A massive gray reflector now lies between the hills of Pingtang County as China on July 3, Sunday, hoisted its finishing touches on the world's largest radio telescope after five years of construction.

Like a highly sensitive ear, the radio telescope known as Five-Hundred-Meter Aperture Spherical Telescope (FAST) is designed to eavesdrop on white noise in the universe and detect any potential presence of alien life.

Finished Ahead Of Time

On Sunday morning, the last of the 4,450 triangular panels was fitted into the center of the telescope's big dish, which is roughly the size of 30 football fields. The dish has a diameter of 500 yards (457 meters).

The $180-million FAST project was first conceived in 1994 and its construction began in March 2011.

Wang Qiming, the project's chief technologist, says most of the materials used were made domestically. Among the seven FAST receivers, five were from China while two were co-produced by Chinese, American and Australian developers.

The radio telescope was finished two months ahead of schedule. This was a monumental step for FAST's planned launch in September this year.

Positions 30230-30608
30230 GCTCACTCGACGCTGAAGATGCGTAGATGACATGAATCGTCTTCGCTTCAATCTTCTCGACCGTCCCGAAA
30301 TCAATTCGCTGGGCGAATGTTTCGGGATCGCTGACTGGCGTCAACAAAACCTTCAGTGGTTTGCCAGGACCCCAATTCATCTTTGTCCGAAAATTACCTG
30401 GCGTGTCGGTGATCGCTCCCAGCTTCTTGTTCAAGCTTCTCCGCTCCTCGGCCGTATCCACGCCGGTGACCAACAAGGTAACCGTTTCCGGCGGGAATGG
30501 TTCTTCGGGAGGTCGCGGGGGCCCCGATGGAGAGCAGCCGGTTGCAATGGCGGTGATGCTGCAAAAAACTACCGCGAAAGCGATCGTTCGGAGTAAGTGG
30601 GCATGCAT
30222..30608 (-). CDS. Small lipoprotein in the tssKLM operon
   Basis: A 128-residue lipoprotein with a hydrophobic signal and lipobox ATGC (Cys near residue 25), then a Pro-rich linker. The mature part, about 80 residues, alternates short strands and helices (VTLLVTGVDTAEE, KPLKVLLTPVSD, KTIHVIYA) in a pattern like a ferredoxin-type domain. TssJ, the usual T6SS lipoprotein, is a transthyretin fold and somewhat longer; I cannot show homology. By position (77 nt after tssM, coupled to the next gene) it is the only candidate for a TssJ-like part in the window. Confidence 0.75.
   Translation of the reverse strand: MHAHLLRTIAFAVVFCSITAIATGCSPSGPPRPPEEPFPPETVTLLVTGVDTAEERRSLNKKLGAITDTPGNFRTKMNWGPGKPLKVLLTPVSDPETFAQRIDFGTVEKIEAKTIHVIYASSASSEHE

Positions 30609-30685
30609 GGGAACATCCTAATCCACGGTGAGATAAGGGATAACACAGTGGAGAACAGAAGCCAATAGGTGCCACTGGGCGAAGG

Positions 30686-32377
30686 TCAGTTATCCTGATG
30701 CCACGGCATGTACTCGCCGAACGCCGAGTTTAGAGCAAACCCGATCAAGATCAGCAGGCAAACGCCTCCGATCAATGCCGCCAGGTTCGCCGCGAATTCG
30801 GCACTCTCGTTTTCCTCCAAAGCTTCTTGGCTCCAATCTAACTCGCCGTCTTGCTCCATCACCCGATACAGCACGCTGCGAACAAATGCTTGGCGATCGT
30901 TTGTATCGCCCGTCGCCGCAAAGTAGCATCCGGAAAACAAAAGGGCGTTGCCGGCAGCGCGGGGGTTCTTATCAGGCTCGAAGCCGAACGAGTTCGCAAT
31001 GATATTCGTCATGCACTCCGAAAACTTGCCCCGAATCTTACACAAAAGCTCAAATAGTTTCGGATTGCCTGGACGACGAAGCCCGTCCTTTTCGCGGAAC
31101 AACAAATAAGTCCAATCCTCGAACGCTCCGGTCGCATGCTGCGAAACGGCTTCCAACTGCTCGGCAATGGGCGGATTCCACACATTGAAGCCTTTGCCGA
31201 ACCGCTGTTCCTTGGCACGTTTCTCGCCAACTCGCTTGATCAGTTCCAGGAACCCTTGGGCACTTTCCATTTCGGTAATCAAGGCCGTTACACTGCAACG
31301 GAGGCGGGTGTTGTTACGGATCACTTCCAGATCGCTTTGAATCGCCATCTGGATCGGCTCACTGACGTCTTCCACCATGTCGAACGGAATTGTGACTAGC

A crowd of 300 people, including developers, builders, and reporters, witnessed the feat on Sunday.

Liu Cixin, a prominent science fiction writer who witnessed the installation, believes the telescope can help humans explore the universe and extraterrestrial civilizations.

"I hope scientists can make epoch-making discoveries," adds Liu, who is a recipient of the 2015 Hugo Award for Best Novel.

Future Plans

Deputy Head Zheng Xiaonian of the National Astronomical Observation (NAO) says scientists will start debugging and trial observation of FAST months before the launch. NAO is under the Chinese Academy of Sciences, which constructed the radio telescope.

Zheng says FAST can potentially reach more strange objects to better understand the universe's origins and boost the hunt for alien life. He believes the radio telescope will become the global leader in the next 10 to 20 years.

After FAST's launch, it will go through further adjustment. For a year or two, Chinese scientists will use the radio telescope for early-stage research.

Afterwards, FAST will then be open to astronomers all over the world, says Peng Bo, the director of the NAO Radio Astronomy Technology Laboratory.

Peng says experts can perform observations in other cities such as Beijing, located about 2,000 kilometers (1,242 miles) away from the telescope.

As soon as it is launched, FAST will dwarf the Arecibo Observatory in Puerto Rico, which has a diameter of 300 meters (328 yards).

Peng says FAST will also be 10 times more sensitive than the 100-meter (109 yards) steerable telescope in Germany.

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